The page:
thank you all so much. I have snuck out and bought a couple skin tones, and i have some fantastic metalics in the crafting paints. they go one really well, and ive become pretty adept at mixing steel with my silver and grey ^_^. i will go out and get new brushes soon, im getting sick of the cheapies from walmart. i will go out and buy a bones mini to test on. the primer thats been working on my metals is a spray on from the hardware section at walmart.

@Smokingwreckage, floor polish as a clearcoat/sealer? never heard of that, ive been using a clearcoat spray, again from the hardware dept at walmart.

any further sugestions would be most welcome

#11 ced1106

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Posted 09 October 2012 - 09:58 AM

Speaking of metallics, see this thread before hitting the craft stores!
http://www.reapermin...etallic-paints/

Cheapie brushes are still useful for drybrushing.

Michael's has a 40% off coupon RIGHT NOW for art supplies!

Personally, I wouldn't worry about sealer until my art improved.

Good luck and have fun!

#12 Kelvin

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Posted 12 October 2012 - 04:39 PM

Personally, I wouldn't worry about sealer until my art improved.


I dont think you were trying to insult but thats how that came across. My art is fine, pretty good actually concidering I'm on a teeny tiny budget. I do need to seal my minis, as they are first and formost gaming minis, and used as such. So if I dont seal them the paint rubs off during the couse of normal gaming. Again thanks to everyone for all the helpfull advice.

#13 smokingwreckage

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Posted 13 October 2012 - 01:32 AM

Kelvin; I normally use an ordinary aerosol gloss clearcoat from the hardware, then some Testor's dullcote to kill the shine. I have doodled about with various other techniques including Future.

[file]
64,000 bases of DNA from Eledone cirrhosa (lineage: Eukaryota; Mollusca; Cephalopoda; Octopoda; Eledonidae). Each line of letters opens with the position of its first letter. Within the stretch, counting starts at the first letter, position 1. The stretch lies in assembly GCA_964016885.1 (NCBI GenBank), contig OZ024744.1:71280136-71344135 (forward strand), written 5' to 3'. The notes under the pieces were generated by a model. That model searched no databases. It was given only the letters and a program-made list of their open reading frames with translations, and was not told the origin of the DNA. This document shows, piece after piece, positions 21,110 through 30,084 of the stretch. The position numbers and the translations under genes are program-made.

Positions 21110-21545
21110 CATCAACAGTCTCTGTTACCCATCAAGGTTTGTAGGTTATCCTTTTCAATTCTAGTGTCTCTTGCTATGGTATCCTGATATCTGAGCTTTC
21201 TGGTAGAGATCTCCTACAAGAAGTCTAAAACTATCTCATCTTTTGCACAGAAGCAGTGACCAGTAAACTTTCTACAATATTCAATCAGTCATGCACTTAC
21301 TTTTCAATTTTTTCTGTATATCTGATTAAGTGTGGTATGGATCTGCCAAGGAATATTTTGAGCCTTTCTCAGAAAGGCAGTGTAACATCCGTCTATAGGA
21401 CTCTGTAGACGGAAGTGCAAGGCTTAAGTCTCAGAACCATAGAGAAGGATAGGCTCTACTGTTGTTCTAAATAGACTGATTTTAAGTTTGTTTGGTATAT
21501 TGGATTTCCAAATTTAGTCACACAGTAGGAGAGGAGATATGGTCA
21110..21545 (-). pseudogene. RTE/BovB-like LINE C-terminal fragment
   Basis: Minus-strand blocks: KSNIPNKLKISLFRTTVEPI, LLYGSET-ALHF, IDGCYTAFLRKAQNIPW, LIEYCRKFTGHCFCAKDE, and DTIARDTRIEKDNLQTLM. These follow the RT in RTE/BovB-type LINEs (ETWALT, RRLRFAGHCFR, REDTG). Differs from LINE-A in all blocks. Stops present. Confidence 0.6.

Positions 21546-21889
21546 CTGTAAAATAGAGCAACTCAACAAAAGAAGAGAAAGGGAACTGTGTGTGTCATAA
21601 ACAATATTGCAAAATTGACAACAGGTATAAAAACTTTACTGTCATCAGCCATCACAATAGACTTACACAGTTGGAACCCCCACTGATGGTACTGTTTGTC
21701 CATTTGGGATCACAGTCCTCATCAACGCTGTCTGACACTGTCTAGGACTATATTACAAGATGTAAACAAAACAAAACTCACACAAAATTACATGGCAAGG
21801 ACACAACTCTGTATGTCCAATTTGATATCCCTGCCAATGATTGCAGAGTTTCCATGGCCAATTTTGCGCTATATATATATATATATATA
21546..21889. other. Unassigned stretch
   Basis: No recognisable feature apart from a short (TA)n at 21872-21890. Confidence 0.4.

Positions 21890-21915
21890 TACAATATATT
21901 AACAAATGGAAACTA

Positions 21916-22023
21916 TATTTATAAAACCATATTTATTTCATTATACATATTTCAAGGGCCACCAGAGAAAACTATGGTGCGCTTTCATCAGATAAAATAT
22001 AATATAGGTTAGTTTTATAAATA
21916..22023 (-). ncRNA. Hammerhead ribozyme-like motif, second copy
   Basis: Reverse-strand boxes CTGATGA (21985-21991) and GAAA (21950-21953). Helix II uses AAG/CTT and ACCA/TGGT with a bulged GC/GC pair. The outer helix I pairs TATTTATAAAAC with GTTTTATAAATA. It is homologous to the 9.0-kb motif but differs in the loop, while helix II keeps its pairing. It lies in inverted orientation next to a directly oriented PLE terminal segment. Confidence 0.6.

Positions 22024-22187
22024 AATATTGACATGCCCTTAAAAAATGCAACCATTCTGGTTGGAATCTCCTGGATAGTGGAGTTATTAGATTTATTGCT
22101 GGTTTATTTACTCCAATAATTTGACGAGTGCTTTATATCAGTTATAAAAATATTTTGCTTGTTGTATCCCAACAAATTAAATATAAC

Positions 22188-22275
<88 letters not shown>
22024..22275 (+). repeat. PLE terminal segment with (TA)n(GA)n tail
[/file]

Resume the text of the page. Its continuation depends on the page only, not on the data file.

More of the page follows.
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#14 buglips*the*goblin

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Posted 13 October 2012 - 02:50 AM


Personally, I wouldn't worry about sealer until my art improved.


I dont think you were trying to insult but thats how that came across. My art is fine, pretty good actually concidering I'm on a teeny tiny budget. I do need to seal my minis, as they are first and formost gaming minis, and used as such. So if I dont seal them the paint rubs off during the couse of normal gaming. Again thanks to everyone for all the helpfull advice.


I think ced meant it'd be easier to strip if you wanted a re-do, not that you need a re-do. It can be easy to find offense on this board depending on how you read things, but I've found it best to give the benefit of the doubt. I mean, everybody here from fresh painter to legendary master is still learning every day - and it's very rare (even extremely rare, possibly never) that I see somebody giving an insulting criticism to somebody's effort.

I'm comfortable with my midlevel (even sometimes primitive) painting and work hard to help create a welcoming atmosphere for all levels, gaming to award-winning. I think pretty much everyone here feels the same. What's important is that you like what you do, and have fun doing it. That's my non-negotiable Rule Number One. There's no pressure to be the next golden demon master. If you want to go after that, there's plenty of help to be had. But this isn't frothers, and nobody's going to tear you down because they don't like something you did. If they do, Buglips will back you up. I don't like to see things like that, I've seen too much of it elsewhere.
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#15 smokingwreckage

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Posted 13 October 2012 - 04:16 AM

Future is nice and cheap. You can use it as a flow improver, and you can mix colours into it to create a "magic dip" type wash. I'd be reluctant to use it to varnish or seal a piece I'd worked my butt off on, but it should be fine for tabletop, where wear and tear is the big killer. I can't test it on Bones right now, sadly, so you'd be forging into new territory!